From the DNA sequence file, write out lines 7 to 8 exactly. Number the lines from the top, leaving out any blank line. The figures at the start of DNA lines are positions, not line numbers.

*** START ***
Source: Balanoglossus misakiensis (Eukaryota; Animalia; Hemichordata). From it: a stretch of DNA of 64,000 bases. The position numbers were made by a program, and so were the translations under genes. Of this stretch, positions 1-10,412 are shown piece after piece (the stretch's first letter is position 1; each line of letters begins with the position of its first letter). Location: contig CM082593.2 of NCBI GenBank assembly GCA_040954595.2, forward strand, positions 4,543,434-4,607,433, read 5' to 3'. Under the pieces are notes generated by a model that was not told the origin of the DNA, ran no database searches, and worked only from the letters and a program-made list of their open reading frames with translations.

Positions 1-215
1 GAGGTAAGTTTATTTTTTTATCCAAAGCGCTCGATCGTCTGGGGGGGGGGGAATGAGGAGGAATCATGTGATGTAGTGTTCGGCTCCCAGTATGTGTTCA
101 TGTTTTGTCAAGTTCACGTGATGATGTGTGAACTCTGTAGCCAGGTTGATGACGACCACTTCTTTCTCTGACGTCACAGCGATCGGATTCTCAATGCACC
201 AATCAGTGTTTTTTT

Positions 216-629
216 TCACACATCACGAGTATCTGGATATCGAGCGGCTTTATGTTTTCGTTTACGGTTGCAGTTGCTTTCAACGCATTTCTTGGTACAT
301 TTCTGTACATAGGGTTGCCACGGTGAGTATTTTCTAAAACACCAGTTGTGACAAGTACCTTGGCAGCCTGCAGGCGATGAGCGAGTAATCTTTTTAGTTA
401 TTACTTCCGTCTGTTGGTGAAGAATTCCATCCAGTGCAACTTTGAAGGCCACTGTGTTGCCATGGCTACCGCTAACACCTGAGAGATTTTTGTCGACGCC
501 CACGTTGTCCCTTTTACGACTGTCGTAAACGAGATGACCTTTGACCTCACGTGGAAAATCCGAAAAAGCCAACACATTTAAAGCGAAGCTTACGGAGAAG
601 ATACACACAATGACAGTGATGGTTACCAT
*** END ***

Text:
216 TCACACATCACGAGTATCTGGATATCGAGCGGCTTTATGTTTTCGTTTACGGTTGCAGTTGCTTTCAACGCATTTCTTGGTACAT
301 TTCTGTACATAGGGTTGCCACGGTGAGTATTTTCTAAAACACCAGTTGTGACAAGTACCTTGGCAGCCTGCAGGCGATGAGCGAGTAATCTTTTTAGTTA